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Container scrap prices slide as Taiwan retreats

Keywords: Tags  scrap, exports, ferrous scrap, steel scrap, HMS, heavy melting scrap, South Korea, Taiwan China


NEW YORK — West Coast export prices for containerized ferrous scrap have retreated to late-April levels following the end of a brief demand spike from Taiwan.

Market participants who had reported export sales of an 80/20 mix of No. 1 and No. 2 heavy melt in a range of $360 to $370 per tonne c.f.r. Taiwan at the start of May said prices are now back to the $350- to $355-per-tonne range.

An earlier lull in demand from Taiwan, China and South Korea had sent HMS 1&2 (80:20) prices under $350 per tonne in mid-April, but improving rebar prices in Taiwan forced mills there to return to U.S. shores for scrap, which helped briefly lift prices to a range of $355 to $360 per tonne (amm.com, April 26). Sources said prices even trekked as high as $370 per tonne for some shipments during the last days of April before gradually returning to the $350- to $355-per-tonne price range after Taiwanese mills fulfilled their initial orders.

Exporters were divided when asked about demand levels this past week, as some said demand was weak while at least one said demand remained steady.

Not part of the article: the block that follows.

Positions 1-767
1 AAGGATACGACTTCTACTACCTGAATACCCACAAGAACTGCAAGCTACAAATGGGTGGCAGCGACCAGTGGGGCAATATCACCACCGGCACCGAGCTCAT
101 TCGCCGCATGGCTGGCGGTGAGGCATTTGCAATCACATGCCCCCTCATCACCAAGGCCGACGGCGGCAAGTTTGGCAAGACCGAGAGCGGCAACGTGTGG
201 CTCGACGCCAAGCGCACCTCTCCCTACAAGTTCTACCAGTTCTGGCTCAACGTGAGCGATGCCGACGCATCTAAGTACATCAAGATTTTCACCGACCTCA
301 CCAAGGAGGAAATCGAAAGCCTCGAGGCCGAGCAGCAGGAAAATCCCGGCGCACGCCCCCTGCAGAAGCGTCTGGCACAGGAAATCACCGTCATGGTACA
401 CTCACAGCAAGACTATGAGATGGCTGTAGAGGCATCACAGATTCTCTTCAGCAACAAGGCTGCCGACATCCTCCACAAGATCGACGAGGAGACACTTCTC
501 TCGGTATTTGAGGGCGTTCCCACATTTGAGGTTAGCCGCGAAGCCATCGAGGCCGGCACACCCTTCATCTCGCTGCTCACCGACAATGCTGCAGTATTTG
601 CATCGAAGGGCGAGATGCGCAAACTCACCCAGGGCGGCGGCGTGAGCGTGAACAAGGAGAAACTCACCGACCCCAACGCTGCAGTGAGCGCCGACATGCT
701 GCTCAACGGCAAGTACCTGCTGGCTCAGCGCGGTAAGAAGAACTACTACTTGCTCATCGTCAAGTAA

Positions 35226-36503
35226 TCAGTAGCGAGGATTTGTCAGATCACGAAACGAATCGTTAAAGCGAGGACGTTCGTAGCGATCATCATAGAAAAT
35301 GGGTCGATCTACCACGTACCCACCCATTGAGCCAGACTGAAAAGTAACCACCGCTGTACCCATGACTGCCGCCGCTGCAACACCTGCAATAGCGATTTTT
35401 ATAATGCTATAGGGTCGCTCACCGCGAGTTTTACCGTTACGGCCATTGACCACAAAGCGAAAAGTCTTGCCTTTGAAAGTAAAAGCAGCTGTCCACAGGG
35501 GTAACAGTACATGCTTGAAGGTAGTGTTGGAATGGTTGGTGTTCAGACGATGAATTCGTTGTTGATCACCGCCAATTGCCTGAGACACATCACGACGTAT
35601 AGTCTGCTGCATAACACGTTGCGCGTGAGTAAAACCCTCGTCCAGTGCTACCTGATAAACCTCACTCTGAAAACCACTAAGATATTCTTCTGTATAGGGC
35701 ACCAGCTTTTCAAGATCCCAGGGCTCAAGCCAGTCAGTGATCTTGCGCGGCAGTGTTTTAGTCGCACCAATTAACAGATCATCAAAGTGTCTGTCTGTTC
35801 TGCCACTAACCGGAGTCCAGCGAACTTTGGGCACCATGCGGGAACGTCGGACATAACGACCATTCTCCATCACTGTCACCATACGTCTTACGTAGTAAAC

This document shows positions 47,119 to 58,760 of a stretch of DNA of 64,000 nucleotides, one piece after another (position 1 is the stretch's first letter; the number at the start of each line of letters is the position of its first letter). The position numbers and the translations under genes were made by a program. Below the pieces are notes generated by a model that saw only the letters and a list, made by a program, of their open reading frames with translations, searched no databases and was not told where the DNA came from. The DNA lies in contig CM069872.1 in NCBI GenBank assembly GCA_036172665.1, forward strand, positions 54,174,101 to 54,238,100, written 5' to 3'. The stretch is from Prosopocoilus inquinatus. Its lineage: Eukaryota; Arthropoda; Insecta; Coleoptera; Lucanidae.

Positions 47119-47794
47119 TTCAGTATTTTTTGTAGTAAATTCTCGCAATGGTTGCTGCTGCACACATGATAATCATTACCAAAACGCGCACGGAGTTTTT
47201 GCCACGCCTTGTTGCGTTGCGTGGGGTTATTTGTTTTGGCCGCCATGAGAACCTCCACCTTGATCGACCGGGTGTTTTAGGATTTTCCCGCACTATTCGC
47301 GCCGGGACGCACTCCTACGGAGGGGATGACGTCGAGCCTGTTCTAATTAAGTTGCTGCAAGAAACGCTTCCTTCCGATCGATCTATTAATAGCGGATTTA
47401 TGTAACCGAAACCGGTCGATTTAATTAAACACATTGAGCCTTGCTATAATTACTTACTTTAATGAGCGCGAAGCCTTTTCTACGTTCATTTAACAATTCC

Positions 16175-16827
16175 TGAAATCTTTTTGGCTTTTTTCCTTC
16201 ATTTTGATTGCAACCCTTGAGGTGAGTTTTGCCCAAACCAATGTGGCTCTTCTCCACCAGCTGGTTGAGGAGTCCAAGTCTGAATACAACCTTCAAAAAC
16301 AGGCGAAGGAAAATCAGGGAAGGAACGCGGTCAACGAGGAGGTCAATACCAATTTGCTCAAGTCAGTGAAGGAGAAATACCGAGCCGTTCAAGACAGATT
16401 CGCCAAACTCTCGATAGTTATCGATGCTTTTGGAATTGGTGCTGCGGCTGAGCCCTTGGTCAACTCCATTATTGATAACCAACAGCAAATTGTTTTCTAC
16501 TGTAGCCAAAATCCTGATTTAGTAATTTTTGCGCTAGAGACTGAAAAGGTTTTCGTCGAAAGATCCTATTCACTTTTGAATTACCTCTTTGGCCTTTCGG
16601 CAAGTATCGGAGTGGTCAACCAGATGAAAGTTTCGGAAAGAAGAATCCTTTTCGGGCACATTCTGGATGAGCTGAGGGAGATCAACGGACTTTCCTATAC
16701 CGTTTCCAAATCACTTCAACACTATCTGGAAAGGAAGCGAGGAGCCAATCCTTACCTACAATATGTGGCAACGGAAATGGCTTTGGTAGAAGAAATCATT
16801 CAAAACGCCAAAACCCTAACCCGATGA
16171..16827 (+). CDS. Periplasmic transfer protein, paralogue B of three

“Markets are soft in all regions,” said one large exporter, citing new container prices at $352 per tonne c.f.r. Taiwan, down from a previous week’s range of $355 to $360. The large exporter said softness in rebar sales in Taiwan caused the price decline. 

Other sources said large exporters have offered several bulk cargo vessels of scrap to consumers in Taiwan, South Korea and Malaysia, with the potentially large supply contributing to a softening in container prices.

Buyers for different mills in South Korea and Taiwan confirmed that they were offered several bulk cargoes, and rumors are rife that bulk sales were concluded to Vietnam, Taiwan, Malaysia and South Korea.

“The market is very difficult (on the) West Coast. There is very little demand from Asia,” said a buyer for a South Korean consumer. “Container scrap is being offered at $350 to $355 for HMS 1&2 (80:20).”

A buyer for a Taiwanese steel producer said Taiwan’s mills were offered five bulk cargoes at a price range of $380 to $383 per tonne for heavy melt.

Container offers were lower at $355 per tonne c.f.r. Taiwan, but “it’s more important why five bulks were offered,” he said, adding that in his opinion, it means South Korea is out of the market.

A second West Coast exporter said South Korean exports of finished goods to Taiwan have impacted Taiwanese mills’ sales and consequently hurt their demand for U.S. scrap.

At least one exporter, however, said he felt that demand is healthy.

“There still is steady demand from Taiwan and Korea. However, pricing has been slipping the last few weeks but seemed to have settled at around $350 to $355 per tonne c.f.r. Taiwan,” the third exporter said. “Demand had lessened the last couple weeks, with larger mills buying less than what they normally do. However, it seems as if the past week, demand has stabilized and there seems to be decent interest at these levels.”

Meanwhile, a fourth exporter said he expects prices to decline further.

“Tokyo Steel (Co. Ltd.) lowered prices, and Kanto (region) dealers are putting No. 2 heavy melt into Taiwan at $345,” he said. “One Korean consumer is waiting for bulk to go to the $370 level, if that, as Russian bulk scrap is available at the $365 range.”

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